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Alexandria Observes Holocaust Remembrance Day with Cautionary Eyes Toward Nationwide Antisemitic Resurgence

“To survivors of the Holocaust, the vicious attack of Hamas on October 7th brought back memories that they had spent a lifetime putting behind them.” Keynote speaker Dr. Alfred Münzer, Holocaust survivor 

ALEXANDRIA, VA – They came to gather at Market Square, 200 strong, under a gray listless sky at noon on Monday, May 6. The day was Yom HaShoah, Hebrew for Day of the Holocaust, a day to remember and mourn the six million Jews murdered by the Nazis during World War II.  

People seated in an audience
Front row left to right: Bunny Chapman, Joan and Lester Edelman. Behind them, man in orange shirt is Michael Menchel, to his right Jo Ellen Frost. Behind them author Claudia Calb. Photo: Lucelle O’Flaherty

Against a backdrop of an explosion of antisemitism that has rocked this country, Holocaust survivors (what few remain), children of Holocaust survivors, grandchildren, and community leaders and members came together for this solemn ceremony, now in its 35th year.   “This is a year like no other,” Alexandria Mayor Justin Wilson remarked. It is his final year addressing this annual commemoration, and as he sat down days before to compose his words, the mayor looked back over all the years he has delivered this address.

 “Treating this like any normal year, I’d be ignoring what we’re all living through and what we’re experiencing as a community. I felt that would be a mistake.”  –Justin Wilson

The mayor called attention to the disturbing uptick in antisemitic acts over the past year.   

“At a time where we are experiencing an unprecedented increase in antisemitism and an unprecedented state of fear that exists among the Jewish community in our country and certainly in our community, I felt I would be remiss if I treated this like any other year for us as an observance.” 

Rabbi David Spinrad of Beth El Hebrew Congregation captured the fear and anxiety Jewish people have been experiencing since October 7.  

Ceremony of Commemmoratin of the Holocaust program
Program for the Holocaust Remembrance in Alexandria’s Market Square (Photo: Lucelle O’Flaherty)

Yom HaShoah once was and still might yet be a day to remember the six million Jews who were annihilated simply because of their existence. But as we assemble today, we must also remember our own safety and our own security from those who resent Jewish resilience and would deny Jewish self-determination.”  

Rabbi Spinrad spoke of age-old antisemitic tropes resurfacing and how hatred of Jews “assumes the shape of whatever society deems the greatest evil.”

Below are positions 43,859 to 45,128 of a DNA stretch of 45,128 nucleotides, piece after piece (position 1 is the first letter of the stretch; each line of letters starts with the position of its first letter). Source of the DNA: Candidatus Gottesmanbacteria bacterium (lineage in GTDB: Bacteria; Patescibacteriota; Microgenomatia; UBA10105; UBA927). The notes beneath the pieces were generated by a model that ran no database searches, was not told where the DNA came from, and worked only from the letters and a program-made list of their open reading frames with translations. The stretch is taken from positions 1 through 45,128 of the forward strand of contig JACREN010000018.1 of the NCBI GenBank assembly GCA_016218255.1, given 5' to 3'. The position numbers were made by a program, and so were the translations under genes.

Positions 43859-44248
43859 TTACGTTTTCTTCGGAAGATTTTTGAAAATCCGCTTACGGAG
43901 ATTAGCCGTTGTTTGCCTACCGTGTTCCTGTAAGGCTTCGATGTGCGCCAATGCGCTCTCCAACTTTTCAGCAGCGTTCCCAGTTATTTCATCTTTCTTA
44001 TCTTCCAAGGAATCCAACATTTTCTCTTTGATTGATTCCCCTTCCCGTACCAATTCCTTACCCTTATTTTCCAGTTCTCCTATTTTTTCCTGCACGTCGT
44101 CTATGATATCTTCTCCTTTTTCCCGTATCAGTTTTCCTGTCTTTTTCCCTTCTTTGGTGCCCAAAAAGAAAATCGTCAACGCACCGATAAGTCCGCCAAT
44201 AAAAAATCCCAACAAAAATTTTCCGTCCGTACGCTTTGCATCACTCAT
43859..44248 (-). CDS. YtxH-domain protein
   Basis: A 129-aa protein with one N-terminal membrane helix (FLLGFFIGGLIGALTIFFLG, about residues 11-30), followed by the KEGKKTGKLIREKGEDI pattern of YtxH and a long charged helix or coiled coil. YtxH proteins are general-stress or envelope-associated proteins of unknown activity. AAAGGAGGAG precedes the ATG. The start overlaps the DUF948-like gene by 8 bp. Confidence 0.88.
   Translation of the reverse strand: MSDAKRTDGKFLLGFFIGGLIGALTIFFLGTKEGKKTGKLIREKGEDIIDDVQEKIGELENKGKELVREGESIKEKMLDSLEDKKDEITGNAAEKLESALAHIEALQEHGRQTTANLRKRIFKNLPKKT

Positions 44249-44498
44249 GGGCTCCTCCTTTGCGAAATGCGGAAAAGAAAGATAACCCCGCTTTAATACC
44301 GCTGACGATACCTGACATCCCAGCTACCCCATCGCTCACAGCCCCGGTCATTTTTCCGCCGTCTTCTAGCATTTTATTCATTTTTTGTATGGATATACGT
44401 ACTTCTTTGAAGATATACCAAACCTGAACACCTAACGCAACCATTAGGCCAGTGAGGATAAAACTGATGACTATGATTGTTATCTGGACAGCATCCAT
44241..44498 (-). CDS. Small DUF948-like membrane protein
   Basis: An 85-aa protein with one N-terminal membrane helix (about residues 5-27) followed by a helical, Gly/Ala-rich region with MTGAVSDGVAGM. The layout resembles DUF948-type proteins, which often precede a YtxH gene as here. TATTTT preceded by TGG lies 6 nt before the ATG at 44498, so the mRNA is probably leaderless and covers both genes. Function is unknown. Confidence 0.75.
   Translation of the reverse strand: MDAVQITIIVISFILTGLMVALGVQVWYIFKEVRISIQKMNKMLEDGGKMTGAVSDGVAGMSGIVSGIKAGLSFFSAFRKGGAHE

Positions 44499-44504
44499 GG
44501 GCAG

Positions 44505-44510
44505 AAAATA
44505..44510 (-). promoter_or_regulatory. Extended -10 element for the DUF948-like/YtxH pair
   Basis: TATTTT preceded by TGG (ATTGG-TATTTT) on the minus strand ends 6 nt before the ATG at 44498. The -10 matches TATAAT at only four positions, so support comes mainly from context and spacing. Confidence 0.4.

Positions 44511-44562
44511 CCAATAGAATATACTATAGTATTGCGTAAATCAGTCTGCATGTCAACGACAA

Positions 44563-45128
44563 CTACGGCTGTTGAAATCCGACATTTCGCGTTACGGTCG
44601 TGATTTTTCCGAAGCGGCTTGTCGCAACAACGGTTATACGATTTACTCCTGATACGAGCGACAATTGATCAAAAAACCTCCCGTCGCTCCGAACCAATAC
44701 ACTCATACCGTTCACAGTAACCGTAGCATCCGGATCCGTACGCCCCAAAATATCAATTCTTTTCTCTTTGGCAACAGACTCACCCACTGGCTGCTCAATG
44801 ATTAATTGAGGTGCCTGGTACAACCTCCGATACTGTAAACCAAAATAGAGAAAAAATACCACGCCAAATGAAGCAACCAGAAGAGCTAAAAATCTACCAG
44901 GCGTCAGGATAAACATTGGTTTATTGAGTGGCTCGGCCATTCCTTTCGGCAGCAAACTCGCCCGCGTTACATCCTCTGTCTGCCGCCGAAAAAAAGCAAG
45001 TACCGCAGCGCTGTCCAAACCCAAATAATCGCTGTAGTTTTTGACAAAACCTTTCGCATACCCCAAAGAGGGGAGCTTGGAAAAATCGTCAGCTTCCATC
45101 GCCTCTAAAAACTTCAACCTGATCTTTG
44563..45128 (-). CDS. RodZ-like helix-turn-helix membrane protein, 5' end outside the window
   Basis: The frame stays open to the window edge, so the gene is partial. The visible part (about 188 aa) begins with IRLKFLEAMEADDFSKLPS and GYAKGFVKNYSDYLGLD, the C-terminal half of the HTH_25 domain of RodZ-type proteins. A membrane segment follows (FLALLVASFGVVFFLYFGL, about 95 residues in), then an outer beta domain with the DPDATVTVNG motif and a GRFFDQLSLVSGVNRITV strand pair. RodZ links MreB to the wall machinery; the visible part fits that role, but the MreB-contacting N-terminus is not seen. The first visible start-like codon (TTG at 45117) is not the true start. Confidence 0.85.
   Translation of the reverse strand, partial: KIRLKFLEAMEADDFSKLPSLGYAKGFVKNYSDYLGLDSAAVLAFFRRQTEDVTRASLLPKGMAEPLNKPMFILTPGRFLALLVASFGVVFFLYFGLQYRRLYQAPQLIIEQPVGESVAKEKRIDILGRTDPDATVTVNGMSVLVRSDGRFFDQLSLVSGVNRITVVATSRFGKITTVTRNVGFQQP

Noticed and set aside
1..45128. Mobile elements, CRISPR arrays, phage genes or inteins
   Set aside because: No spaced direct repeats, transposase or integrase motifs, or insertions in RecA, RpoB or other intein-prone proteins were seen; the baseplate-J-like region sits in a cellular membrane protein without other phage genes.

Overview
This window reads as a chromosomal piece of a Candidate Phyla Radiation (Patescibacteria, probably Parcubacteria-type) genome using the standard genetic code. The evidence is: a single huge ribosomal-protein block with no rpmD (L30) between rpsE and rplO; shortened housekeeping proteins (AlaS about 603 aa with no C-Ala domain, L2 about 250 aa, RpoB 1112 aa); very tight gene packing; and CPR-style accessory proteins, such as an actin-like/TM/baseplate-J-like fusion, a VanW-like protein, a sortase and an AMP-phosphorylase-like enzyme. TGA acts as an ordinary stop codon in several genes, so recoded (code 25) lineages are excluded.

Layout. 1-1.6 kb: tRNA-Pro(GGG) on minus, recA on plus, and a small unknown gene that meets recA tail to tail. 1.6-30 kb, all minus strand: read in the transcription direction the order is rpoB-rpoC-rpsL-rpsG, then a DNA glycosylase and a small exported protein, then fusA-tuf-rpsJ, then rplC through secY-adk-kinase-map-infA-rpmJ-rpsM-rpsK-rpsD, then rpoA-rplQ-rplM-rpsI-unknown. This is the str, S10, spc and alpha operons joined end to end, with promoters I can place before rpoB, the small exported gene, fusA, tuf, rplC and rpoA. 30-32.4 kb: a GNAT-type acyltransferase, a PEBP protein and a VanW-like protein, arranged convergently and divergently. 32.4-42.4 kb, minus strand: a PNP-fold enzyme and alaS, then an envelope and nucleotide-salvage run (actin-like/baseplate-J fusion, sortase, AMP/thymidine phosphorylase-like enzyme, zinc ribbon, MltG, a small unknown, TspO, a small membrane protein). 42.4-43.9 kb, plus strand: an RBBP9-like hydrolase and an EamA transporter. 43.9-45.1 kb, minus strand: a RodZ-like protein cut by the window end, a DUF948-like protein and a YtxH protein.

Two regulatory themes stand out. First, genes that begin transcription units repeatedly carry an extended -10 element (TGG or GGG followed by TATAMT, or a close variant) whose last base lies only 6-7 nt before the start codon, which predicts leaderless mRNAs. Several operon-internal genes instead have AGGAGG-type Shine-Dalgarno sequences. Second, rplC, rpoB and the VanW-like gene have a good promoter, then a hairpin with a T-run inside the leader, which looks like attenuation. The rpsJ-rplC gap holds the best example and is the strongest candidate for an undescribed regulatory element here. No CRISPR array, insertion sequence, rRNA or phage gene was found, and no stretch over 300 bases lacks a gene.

Man at podium speaking
Rabbi David Spinrad of Beth El Hebrew Congregation in Alexandria. Photo: Lucelle O’Flaherty

“Sadly, hatred of Jews is a pillar of Western civilization,” the rabbi intoned. “It contends that Jews are the locus and the epitome of evil in the world. That we lurk conspiratorially in the shadows, that we are bloodthirsty and power-hungry. Of course, none of this is true.”   

Rabbi Spinrad explained how Jew-hatred shifts over the centuries. “Christianity’s deicidal accusation. Communism’s assertion that Jews are capitalism. Nazi pseudo-scientific biological racism. All of these alienated, isolated, and endangered the Jewish people.”  

Man walking away from podium into crowd
Rabbi Steven Rein of Agudas Achim Congregation speaks with participants before the ceremony begins. Photo: Lucelle O’Flaherty

Which brings us to today. “There is a small but loud voice accusing Israel, and by proxy, the Jewish people, of today’s unpardonable sins. This loud voice has hijacked Zionism, distorting it, and misrepresenting it as racist White European settler colonialism.”   

Rabbi Spinrad continued, “It ignores the truth of Jewish indigeneity to the land and to the factual 2000-year longing to return. This loud voice has no curiosity about the way in which Zionism expresses the reality that without self-determination and without self-defense, the Jews of the world would be neither safe nor free. This includes the non white-presenting 850,000 Jews from Muslim lands who were expelled, literally overnight, from their homes in the 1950s.”  

Black and white photo of a lady looking upward standing in front of large menorah
Alexandria Living Legend (’09) Charlene Schiff was an integral part of Alexandria’s annual Holocaust Remembrance Day. The late Alexandria resident and Holocaust survivor donated the large brass electric candelabra that is part of the city’s annual commemoration. Schiff inspired then-Representative James Moran (D-Va.) to establish the United States’ first civic commemoration of the Days of Remembrance of the Shoah, or Holocaust. Photo: Tisara Photography

Rabbi Spinrad also addressed the Israel-Palestinian conflict. “The Palestinian people have a story too. It, too, must be heard. It, too, must be respected. The Palestinian people have a right to self-determination and to freedom. But Palestinian freedom must include Israeli security, just as Israeli security must include Palestinian freedom.”  

Man at podium with menorah
Alexandria Mayor Justin Wilson opens the observance. Behind him, left to right: Beth El Hebrew Congregation Cantor Jason Kaufman, Alexandria Vice Mayor Amy Jackson, Keynote Speaker Dr. Alfred Münzer, Virginia Delegate Elizabeth Bennett-Parker, Congressman Don Beyer. Photo: Lucelle O’Flaherty